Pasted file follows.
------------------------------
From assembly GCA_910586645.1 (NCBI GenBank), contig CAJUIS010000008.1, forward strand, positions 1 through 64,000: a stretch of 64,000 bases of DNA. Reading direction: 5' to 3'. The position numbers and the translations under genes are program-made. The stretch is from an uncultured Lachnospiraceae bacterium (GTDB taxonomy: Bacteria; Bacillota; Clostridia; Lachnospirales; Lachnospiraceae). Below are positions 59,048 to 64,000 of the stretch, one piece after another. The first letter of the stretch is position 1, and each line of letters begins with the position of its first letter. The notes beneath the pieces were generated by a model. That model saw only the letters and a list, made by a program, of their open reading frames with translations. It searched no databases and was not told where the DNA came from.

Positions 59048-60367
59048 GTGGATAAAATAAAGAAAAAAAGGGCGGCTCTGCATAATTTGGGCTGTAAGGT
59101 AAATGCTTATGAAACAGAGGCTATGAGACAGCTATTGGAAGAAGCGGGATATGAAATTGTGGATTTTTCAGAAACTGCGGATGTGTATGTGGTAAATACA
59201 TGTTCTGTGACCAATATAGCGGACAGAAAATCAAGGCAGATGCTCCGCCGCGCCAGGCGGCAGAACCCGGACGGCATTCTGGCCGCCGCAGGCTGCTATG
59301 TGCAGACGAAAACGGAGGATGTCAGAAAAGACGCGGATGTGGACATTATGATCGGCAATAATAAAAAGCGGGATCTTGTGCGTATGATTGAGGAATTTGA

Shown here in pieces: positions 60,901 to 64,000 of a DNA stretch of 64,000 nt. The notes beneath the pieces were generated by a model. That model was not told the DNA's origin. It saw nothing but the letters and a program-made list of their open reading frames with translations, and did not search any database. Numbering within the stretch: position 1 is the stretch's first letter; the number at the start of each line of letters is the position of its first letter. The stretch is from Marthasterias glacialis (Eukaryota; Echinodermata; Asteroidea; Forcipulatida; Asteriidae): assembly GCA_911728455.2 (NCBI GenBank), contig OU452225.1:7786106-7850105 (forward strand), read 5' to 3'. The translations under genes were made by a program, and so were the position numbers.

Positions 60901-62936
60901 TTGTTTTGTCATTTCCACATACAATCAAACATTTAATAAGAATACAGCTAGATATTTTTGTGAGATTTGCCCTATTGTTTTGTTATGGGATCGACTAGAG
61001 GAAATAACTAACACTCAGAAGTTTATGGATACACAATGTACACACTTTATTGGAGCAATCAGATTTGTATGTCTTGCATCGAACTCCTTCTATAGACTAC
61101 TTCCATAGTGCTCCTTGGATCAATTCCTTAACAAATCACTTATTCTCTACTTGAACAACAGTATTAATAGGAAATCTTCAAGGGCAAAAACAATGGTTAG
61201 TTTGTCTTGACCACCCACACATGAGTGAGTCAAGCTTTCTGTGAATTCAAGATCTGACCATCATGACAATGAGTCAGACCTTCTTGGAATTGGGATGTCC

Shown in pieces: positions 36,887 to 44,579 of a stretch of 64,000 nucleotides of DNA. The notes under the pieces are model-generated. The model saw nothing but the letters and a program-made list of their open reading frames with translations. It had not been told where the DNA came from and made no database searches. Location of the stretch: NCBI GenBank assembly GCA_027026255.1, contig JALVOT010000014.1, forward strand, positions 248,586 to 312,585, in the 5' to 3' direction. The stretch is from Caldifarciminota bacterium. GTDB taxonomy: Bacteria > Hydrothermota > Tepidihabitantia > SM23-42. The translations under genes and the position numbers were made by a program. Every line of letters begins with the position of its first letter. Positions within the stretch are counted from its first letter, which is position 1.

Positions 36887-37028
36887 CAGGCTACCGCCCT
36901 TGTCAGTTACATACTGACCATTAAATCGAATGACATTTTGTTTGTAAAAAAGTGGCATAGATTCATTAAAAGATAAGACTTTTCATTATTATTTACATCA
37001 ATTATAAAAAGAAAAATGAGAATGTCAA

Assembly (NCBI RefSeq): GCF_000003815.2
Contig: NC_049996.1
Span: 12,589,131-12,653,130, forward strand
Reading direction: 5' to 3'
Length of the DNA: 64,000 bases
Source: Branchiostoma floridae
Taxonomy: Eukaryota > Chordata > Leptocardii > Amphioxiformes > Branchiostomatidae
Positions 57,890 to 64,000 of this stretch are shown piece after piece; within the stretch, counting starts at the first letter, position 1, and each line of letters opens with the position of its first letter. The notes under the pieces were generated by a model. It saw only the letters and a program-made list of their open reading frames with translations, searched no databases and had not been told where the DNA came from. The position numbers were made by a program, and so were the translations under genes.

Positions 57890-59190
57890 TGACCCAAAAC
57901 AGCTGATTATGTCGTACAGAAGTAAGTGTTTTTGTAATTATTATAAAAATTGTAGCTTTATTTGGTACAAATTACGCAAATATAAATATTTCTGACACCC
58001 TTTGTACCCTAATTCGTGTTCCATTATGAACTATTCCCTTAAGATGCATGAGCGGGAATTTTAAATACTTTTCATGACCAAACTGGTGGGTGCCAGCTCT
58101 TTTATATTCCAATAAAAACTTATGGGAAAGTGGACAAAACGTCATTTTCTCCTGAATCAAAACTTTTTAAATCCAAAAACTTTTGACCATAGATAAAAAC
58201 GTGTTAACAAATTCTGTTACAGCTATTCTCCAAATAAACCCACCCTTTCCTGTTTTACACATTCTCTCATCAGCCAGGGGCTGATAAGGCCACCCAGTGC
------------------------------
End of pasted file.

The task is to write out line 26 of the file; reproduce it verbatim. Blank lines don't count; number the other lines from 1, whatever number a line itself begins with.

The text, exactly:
Positions 57890-59190